Things begin to fall apart when production time is squeezed down and witnesses become reluctant. Marx endures long and tense confrontations with his boss, with members of his production team and with some witnesses he turned up.

The novel, frequently written as a radio script, is long, tedious at times and is shot full of disagreeable language, confrontation after confrontation, and little consideration for the reader. Nine chapters divide a 362-page story. Long involved arguments detailing strengths and weaknesses of character’s positions, often with little or no descriptive language tend to give the narrative a slow and steady progression. Readers will assume, perhaps correctly, that the profession of radio broadcasting, especially when focused on the dramatization of true events, is replete with the kind of competition and repetitive tests of wills fostered by strongly opinionated, testosterone supplied males.

In sum an excellent idea burdened by a limited exposition, resulting in relief that the novel is done, rather than disappointment for the final period.

Reviewed by Carl Brookins, May 2020.
http://www.carlbrookins.com http://agora2.blogspot.com
Traces, Grand Lac, Reunion, Red Sky.

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19 Souls
A Sin City Investigation #1
J.D. Allen
Midnight Ink Books, February 2018
ISBN 978-0-7387-5403-1
Trade Paperback

An interesting if troublesome book about the search for a deteriorating psychopathic serial killer. The story has several things going for it, an unusual killer, a raft of police and FBI characters, and at least three sort-of-legal private searchers. The least likeable of the three, a shambling, bumbling private investigator named Jim Bean works alone, except when he needs help, which is frequently. The other two, O, a bounty-hunter, and Bean’s obligatory cyber/research expert add a little to the narrative, although O adds the least.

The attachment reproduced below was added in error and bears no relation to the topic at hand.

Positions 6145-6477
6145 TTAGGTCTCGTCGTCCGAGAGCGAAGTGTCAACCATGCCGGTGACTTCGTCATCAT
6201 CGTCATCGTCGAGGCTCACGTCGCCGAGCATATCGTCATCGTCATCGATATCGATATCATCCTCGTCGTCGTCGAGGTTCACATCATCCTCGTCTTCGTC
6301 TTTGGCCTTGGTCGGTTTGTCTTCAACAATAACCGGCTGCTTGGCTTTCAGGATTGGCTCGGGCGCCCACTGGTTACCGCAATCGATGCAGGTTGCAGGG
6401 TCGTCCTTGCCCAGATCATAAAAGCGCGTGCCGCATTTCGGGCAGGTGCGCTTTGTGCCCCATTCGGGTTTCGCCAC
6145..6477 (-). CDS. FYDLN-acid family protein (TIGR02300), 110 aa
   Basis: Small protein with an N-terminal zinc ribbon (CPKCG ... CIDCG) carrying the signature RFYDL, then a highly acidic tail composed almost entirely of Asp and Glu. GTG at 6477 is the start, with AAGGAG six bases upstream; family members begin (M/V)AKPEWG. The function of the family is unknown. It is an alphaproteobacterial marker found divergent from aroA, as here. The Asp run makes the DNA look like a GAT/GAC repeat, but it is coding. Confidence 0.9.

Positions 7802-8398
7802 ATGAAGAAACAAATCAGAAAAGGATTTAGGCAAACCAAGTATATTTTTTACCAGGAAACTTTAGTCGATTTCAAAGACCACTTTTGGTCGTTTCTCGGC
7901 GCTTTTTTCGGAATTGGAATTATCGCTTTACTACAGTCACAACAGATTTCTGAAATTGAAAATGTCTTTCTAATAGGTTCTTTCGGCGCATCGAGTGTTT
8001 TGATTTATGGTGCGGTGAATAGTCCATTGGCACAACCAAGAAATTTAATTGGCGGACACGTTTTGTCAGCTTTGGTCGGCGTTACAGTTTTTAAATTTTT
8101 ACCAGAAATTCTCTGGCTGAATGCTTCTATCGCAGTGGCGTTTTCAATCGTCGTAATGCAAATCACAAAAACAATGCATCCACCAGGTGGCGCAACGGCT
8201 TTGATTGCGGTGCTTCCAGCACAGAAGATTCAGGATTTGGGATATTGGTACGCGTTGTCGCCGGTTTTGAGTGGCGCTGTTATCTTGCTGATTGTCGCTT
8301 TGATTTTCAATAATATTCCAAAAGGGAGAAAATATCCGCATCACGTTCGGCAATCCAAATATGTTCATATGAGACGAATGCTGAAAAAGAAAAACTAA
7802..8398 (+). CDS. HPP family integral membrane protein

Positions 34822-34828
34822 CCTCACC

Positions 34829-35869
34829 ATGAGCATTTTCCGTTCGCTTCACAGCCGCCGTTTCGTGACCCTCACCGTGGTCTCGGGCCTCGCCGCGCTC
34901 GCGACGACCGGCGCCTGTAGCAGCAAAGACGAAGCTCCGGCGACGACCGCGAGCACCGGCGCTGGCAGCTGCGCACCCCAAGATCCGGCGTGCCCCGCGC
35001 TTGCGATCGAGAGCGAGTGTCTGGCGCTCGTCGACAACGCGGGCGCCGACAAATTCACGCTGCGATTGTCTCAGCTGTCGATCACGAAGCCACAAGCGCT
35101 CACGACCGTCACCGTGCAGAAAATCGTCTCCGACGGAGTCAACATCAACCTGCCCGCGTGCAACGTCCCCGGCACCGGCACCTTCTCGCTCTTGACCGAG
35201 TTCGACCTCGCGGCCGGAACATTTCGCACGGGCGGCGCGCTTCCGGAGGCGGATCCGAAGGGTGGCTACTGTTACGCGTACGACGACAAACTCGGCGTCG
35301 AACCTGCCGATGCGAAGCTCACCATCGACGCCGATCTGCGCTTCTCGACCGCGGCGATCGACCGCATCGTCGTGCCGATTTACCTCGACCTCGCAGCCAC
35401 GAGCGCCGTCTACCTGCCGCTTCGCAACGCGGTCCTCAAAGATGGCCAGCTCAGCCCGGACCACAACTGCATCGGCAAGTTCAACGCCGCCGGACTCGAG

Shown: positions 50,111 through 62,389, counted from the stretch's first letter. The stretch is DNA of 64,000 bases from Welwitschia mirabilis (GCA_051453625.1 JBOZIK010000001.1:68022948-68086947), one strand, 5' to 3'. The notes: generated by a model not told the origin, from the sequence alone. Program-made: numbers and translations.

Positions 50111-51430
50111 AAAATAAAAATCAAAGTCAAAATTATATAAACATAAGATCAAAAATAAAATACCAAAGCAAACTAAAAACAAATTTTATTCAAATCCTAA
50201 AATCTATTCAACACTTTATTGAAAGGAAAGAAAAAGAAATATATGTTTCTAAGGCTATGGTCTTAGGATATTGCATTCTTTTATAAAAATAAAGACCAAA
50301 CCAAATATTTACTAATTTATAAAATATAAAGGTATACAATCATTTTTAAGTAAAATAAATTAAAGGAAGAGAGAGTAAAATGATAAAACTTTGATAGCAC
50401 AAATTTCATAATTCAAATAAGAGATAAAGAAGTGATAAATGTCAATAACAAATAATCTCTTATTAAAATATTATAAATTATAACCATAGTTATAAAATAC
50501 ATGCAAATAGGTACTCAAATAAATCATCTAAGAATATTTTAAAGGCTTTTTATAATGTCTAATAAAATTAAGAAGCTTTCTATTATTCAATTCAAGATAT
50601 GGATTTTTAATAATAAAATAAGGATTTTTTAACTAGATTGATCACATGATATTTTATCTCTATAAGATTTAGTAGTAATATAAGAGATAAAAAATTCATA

The setup is excellent and would have been even better if Bean wasn’t portrayed as so constantly second-guessing himself. A woman hires him to find her long-lost brother. She promptly drugs and seduces Bean which interferes with Bean’s thoughts and emotions, often at crucial junctures.

The story takes place in Texas, Nevada, California and Indiana. As the target descends gradually, logically, and cleverly into madness, the tension rises and more bodies litter the ground. Largely well-written and edited there are a few point-of-view shifts that are momentarily confusing but taking it all together, the novel is worth its price.

Reviewed by Carl Brookins, March 2019.
http://www.carlbrookins.com http://agora2.blogspot.com
Traces, Grand Lac, Reunion, Red Sky.

Book Review: Spirit Wind by Marilyn Meredith—and a Giveaway! ‎@MarilynMeredith

Spirit Wind
Tempe Crabtree Mystery Series #18
Marilyn Meredith
Marilyn Meredith, March 2019
ISBN 978-1092112086
Trade Paperback

From the author—

A call from a ghost hunter changes Deputy Tempe Crabtree’s vacation plans. Instead of going to the coast, she and her husband are headed to Tehachapi to investigate a haunted house and are confronted by voices on the wind, a murder, and someone out to get them.

Marilyn Meredith has been writing the Tempe Crabtree series for a long time and this one is every bit as good as those that preceded it and just as fresh. Tempe herself is an appealing police officer but the Native American elements add a special touch, not to mention Tempe’s ability to communicate with ghosts. Not only do we get an entertaining police procedural, we also actually have the chance to learn something about tribal life and customs in today’s world.

This time, a haunted house adds to the allure and spirits play an integral part in the search for a murderer as well as the truth about what happened to a woman who walked out of an earthquake-damaged prison into oblivion. Tempe and her husband, Hutch, intend to help the local police without stepping on toes but soon become potential victims themselves; perhaps the biggest puzzle is figuring out why a spirit is in the house and what it really wants.

Spiritual beliefs often play a part in Tempe’s investigations but they’re particularly important in Spirit Wind and blending them with modern police work, always tempered with the culture of the surrounding area and people, makes for an especially intriguing case and, once again, I was drawn in to a story that’s compelling in many ways. The next Tempe Crabtree mystery can’t come soon enough for me 😉

Reviewed by Lelia Taylor, December 2019.

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Giveaway

To enter the drawing for a very gently
used print copy
of Spirit Wind,

leave a comment below. The winning
name will be drawn on Friday evening,
December 20th. Open to residents
of the US and Canada.